Top five screen couples

This is not a list of great romantic love stories featured in implausible, idealistic romantic comedies, but rather details couples whose interactions with one another truly demonstrate a realistic, believable affinity for one another.

A Single Man (2009) – George and Jim

It is the loss of this relationship that forms the basis for the narrative in A Single Man, affording the central romance between George (Colin Firth) and Jim (Matthew Goode) little screen time. Despite the brief screen time detailing this relationship, George and Jim’s short scenes together, portraying their blissful domesticity, is genuinely believable and truly touching. As much of the film deals with the after effects of Jim’s death, depicting the immense grief felt by George, it is vital that their relationship is one the viewer can invest in – Firth and Goode’s performances ensure this, Firth especially has never been better, his grief is palpable.

The Adjustment Bureau (2011) – Elise and David

Admittedly The Adjustment Bureau, whilst enjoyable, was only ever an average film at best, but was made infinitely better by its central romance. Elise (Emily Blunt) and David (Matt Damon) positively glow when in each other’s company. Their gentle teasing of one another is wonderfully engaging and enjoyable. Again this is a couple whose romance propels the narrative, it is vital that the viewer engages with Elise and David as a couple for the film to succeed – Blunt and Damon’s ability to play off one another enables this.

Eternal Sunshine of the Spotless Mind (2004) – Joel and Clementine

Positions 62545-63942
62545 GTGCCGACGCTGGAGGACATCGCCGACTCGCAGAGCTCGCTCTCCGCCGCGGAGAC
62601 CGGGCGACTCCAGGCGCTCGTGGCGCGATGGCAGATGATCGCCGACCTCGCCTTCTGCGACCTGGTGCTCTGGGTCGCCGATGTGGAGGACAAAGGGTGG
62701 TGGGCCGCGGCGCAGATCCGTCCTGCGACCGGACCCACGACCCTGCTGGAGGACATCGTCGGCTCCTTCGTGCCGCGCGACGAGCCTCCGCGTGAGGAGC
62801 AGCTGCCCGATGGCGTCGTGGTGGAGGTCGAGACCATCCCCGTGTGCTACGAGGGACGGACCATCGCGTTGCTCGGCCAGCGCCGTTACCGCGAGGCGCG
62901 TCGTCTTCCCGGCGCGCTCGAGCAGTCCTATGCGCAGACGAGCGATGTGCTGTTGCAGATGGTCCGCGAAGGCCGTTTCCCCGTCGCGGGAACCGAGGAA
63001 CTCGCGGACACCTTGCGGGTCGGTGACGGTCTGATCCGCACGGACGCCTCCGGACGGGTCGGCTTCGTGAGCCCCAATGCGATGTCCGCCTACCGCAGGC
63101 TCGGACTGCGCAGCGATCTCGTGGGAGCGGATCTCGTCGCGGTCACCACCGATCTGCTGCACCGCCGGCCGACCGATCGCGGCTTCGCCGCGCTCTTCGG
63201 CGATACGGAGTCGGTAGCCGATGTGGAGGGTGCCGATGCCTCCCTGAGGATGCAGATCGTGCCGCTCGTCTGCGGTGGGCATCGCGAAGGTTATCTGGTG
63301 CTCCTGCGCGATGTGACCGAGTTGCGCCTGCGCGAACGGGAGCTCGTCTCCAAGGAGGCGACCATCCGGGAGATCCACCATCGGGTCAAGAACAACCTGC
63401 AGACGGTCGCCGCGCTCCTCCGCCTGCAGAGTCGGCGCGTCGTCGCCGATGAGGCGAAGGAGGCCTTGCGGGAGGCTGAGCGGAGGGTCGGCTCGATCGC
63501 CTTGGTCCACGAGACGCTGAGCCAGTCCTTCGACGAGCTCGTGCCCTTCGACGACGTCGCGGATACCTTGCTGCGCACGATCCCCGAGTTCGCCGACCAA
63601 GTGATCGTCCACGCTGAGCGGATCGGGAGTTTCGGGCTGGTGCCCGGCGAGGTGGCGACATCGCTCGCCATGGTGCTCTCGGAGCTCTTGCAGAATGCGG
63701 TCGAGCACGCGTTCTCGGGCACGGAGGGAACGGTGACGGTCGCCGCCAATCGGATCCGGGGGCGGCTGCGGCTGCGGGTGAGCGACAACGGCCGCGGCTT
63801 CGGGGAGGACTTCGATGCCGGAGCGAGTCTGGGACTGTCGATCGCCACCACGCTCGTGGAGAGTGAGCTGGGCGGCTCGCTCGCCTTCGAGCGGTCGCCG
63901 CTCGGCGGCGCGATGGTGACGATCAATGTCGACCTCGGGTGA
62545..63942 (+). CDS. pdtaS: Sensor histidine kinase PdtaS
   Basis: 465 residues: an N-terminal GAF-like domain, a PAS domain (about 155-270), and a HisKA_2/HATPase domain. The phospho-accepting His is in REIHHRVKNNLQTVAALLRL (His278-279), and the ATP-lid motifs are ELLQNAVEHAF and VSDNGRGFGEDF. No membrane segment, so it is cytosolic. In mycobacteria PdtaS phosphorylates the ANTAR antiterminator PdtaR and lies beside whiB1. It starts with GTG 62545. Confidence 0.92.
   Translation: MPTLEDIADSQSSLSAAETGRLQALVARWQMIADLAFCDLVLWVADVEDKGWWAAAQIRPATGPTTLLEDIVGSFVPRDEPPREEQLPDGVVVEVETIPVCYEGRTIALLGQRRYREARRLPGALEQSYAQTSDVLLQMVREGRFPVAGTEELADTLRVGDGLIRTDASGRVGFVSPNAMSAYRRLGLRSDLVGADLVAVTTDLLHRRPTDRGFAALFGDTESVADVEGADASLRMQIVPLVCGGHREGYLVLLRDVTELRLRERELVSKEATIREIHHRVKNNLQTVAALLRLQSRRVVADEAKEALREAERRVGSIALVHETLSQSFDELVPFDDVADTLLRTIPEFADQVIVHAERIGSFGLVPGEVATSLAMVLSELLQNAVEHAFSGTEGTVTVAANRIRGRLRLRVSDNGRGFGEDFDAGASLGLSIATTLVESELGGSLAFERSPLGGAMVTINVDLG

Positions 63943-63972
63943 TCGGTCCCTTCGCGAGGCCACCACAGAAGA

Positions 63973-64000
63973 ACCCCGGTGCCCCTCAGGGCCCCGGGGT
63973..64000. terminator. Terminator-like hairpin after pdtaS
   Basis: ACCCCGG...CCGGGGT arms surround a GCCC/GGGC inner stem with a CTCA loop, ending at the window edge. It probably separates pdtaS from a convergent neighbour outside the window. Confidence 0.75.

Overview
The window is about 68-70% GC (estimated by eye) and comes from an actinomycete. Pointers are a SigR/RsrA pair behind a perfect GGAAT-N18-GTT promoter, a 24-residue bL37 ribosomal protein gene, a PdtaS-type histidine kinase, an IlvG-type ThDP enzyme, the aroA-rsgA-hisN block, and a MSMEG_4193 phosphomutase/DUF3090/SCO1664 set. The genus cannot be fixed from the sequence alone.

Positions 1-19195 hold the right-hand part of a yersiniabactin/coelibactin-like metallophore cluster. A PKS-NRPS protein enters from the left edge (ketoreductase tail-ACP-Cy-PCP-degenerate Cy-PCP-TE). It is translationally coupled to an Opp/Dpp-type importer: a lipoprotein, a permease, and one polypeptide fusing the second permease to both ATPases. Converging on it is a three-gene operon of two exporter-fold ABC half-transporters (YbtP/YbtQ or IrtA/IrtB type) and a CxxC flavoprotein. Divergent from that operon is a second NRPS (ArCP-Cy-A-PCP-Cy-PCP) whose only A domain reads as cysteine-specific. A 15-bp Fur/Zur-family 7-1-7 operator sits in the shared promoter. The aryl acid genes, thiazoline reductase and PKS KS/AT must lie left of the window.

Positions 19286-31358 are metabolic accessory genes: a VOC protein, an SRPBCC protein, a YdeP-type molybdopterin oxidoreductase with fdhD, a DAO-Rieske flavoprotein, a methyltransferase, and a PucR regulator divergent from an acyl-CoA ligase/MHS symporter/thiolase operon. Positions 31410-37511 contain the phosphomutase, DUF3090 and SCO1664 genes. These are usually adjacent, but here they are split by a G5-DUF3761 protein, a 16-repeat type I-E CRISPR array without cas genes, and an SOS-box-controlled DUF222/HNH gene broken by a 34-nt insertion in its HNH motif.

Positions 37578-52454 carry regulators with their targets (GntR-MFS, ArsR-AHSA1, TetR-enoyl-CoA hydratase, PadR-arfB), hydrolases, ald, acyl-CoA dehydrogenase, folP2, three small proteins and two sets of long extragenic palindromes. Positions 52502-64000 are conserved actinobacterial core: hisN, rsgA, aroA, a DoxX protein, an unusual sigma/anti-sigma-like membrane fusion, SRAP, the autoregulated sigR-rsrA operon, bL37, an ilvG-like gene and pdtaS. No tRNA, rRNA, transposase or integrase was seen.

Jim Carrey and Kate Winslet’s playful performance against type is all the more enjoyable when coupled with our awareness of Carrey’s previous comedic incarnations. It is in the scenes of Joel’s childhood as he attempts to hide Clementine in his memories that their relationship is most beautifully played out. Thoroughly charming and completely heartbreaking.

Lost in Translation (2003) – Bob and Charlotte

A relationship based on intellectual engagement rather than physical appeal, Charlotte (Scarlett Johansson) and Bob’s (Bill Murray) genuine affinity and empathy for one another delightfully develops. The casual viewer may rightly complain that little appears to take place within the film’s narrative, but for me, Lost in Translationis a perfect exercise in subtlety. We may not entirely understand Charlotte and Bob’s relationship, indeed the viewer is not privy to Bob’s parting words, but we believe in their understanding of one another.

Away We Go (2009) – Verona and Burt

Verona (Maya Rudolph) and Burt (John Krasinski) are a couple who are entirely in-tune with one another, their relationship based upon familiarity created by the length of time they have known one another. This familiarity is, refreshingly, portrayed in a positive manner – they are not bored with one another, or desiring the fresh thrill of a new relationship. They are simply a couple in love, who understand one another and truly get along.


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